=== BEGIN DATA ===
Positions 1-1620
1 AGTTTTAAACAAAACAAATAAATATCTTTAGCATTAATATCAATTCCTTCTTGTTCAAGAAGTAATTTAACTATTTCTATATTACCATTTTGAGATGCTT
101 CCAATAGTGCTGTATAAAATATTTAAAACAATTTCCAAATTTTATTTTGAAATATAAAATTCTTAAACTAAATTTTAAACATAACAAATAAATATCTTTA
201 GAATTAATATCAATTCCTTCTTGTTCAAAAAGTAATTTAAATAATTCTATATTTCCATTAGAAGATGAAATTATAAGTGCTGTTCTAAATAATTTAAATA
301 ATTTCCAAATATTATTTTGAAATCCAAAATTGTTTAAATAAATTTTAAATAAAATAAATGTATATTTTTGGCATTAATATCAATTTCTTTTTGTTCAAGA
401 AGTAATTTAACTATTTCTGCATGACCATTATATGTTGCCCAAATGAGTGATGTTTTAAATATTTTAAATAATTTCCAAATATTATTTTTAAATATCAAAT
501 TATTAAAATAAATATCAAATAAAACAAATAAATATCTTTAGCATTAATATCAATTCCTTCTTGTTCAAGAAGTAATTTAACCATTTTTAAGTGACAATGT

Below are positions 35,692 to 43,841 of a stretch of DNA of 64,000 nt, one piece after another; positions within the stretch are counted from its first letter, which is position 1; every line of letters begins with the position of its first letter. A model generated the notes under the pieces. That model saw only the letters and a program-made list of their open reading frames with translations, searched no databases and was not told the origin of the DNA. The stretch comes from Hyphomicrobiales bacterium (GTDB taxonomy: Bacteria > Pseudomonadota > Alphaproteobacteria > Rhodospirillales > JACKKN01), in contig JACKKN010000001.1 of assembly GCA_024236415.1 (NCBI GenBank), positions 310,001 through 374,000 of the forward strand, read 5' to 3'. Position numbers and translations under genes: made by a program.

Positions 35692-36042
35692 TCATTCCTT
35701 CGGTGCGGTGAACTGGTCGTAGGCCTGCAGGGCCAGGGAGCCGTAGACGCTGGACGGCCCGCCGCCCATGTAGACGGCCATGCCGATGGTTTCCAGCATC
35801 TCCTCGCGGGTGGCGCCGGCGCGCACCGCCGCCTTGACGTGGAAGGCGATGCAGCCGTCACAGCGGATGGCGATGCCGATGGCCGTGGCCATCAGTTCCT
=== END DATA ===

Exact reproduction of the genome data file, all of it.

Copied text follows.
Positions 1-1620
1 AGTTTTAAACAAAACAAATAAATATCTTTAGCATTAATATCAATTCCTTCTTGTTCAAGAAGTAATTTAACTATTTCTATATTACCATTTTGAGATGCTT
101 CCAATAGTGCTGTATAAAATATTTAAAACAATTTCCAAATTTTATTTTGAAATATAAAATTCTTAAACTAAATTTTAAACATAACAAATAAATATCTTTA
201 GAATTAATATCAATTCCTTCTTGTTCAAAAAGTAATTTAAATAATTCTATATTTCCATTAGAAGATGAAATTATAAGTGCTGTTCTAAATAATTTAAATA
301 ATTTCCAAATATTATTTTGAAATCCAAAATTGTTTAAATAAATTTTAAATAAAATAAATGTATATTTTTGGCATTAATATCAATTTCTTTTTGTTCAAGA
401 AGTAATTTAACTATTTCTGCATGACCATTATATGTTGCCCAAATGAGTGATGTTTTAAATATTTTAAATAATTTCCAAATATTATTTTTAAATATCAAAT
501 TATTAAAATAAATATCAAATAAAACAAATAAATATCTTTAGCATTAATATCAATTCCTTCTTGTTCAAGAAGTAATTTAACCATTTTTAAGTGACAATGT

Below are positions 35,692 to 43,841 of a stretch of DNA of 64,000 nt, one piece after another; positions within the stretch are counted from its first letter, which is position 1; every line of letters begins with the position of its first letter. A model generated the notes under the pieces. That model saw only the letters and a program-made list of their open reading frames with translations, searched no databases and was not told the origin of the DNA. The stretch comes from Hyphomicrobiales bacterium (GTDB taxonomy: Bacteria > Pseudomonadota > Alphaproteobacteria > Rhodospirillales > JACKKN01), in contig JACKKN010000001.1 of assembly GCA_024236415.1 (NCBI GenBank), positions 310,001 through 374,000 of the forward strand, read 5' to 3'. Position numbers and translations under genes: made by a program.

Positions 35692-36042
35692 TCATTCCTT
35701 CGGTGCGGTGAACTGGTCGTAGGCCTGCAGGGCCAGGGAGCCGTAGACGCTGGACGGCCCGCCGCCCATGTAGACGGCCATGCCGATGGTTTCCAGCATC
35801 TCCTCGCGGGTGGCGCCGGCGCGCACCGCCGCCTTGACGTGGAAGGCGATGCAGCCGTCACAGCGGATGGCGATGCCGATGGCCGTGGCCATCAGTTCCT